The Collaborative International Dictionary of English v.0.48:
Rack \Rack\, n. [Probably fr. D. rek, rekbank, a rack, rekken to
stretch; akin to G. reck, reckbank, a rack, recken to
stretch, Dan. r[ae]kke, Sw. r[aum]cka, Icel. rekja to spread
out, Goth. refrakjan to stretch out; cf. L. porrigere, Gr.
'ore`gein. [root]115. Cf. Right, a., Ratch.]
1. An instrument or frame used for stretching, extending,
retaining, or displaying, something. Specifically:
(a) An engine of torture, consisting of a large frame,
upon which the body was gradually stretched until,
sometimes, the joints were dislocated; -- formerly
used judicially for extorting confessions from
criminals or suspected persons.
During the troubles of the fifteenth century, a
rack was introduced into the Tower, and was
occasionally used under the plea of political
(b) An instrument for bending a bow.
(c) A grate on which bacon is laid.
(d) A frame or device of various construction for holding,
and preventing the waste of, hay, grain, etc.,
supplied to beasts.
(e) A frame on which articles are deposited for keeping or
arranged for display; as, a clothes rack; a bottle
(f) (Naut.) A piece or frame of wood, having several
sheaves, through which the running rigging passes; --
called also rack block. Also, a frame to hold shot.
(g) (Mining) A frame or table on which ores are separated
(h) A frame fitted to a wagon for carrying hay, straw, or
grain on the stalk, or other bulky loads.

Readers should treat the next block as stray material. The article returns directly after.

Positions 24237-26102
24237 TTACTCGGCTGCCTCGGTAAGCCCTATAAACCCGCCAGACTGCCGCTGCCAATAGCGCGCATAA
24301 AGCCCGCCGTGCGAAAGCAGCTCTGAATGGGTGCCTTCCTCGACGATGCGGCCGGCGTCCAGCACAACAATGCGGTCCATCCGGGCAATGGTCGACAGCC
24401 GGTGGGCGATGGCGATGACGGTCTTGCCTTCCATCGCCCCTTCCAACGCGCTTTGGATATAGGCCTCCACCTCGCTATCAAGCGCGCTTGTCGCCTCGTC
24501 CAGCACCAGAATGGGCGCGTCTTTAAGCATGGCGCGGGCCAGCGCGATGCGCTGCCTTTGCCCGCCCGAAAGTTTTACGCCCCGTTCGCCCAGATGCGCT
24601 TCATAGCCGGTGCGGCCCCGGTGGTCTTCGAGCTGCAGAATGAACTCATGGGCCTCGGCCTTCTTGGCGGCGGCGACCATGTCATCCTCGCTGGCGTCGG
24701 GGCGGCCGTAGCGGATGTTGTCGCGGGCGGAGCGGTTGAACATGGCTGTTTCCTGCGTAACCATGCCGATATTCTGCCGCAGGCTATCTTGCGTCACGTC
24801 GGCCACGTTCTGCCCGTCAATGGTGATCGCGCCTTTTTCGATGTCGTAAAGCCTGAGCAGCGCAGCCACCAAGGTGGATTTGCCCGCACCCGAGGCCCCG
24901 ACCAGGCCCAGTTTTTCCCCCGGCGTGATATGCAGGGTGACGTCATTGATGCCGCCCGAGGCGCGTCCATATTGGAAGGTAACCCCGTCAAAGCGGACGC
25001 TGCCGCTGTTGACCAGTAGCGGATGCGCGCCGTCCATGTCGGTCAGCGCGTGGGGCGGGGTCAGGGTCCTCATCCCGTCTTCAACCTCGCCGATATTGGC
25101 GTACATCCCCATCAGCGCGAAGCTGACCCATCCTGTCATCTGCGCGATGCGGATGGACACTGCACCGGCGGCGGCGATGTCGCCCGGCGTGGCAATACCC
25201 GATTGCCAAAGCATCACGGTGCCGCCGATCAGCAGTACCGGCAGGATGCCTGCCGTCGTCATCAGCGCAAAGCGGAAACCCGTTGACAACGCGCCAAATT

(i) A distaff.
2. (Mech.) A bar with teeth on its face, or edge, to work
with those of a wheel, pinion, or worm, which is to drive
it or be driven by it.
3. That which is extorted; exaction. [Obs.] --Sir E. Sandys.
Mangle rack. (Mach.) See under Mangle. n.
Rack block. (Naut.) See def. 1
Rack lashing, a lashing or binding where the rope is
tightened, and held tight by the use of a small stick of
wood twisted around.
Rack rail (Railroads), a toothed rack, laid as a rail, to
afford a hold for teeth on the driving wheel of a
locomotive for climbing steep gradients, as in ascending a
Rack saw, a saw having wide teeth.
Rack stick, the stick used in a rack lashing.
To be on the rack, to suffer torture, physical or mental.
To live at rack and manger, to live on the best at
another's expense. [Colloq.]
To put to the rack, to subject to torture; to torment.
A fit of the stone puts a king to the rack, and
makes him as miserable as it does the meanest
subject. --Sir W.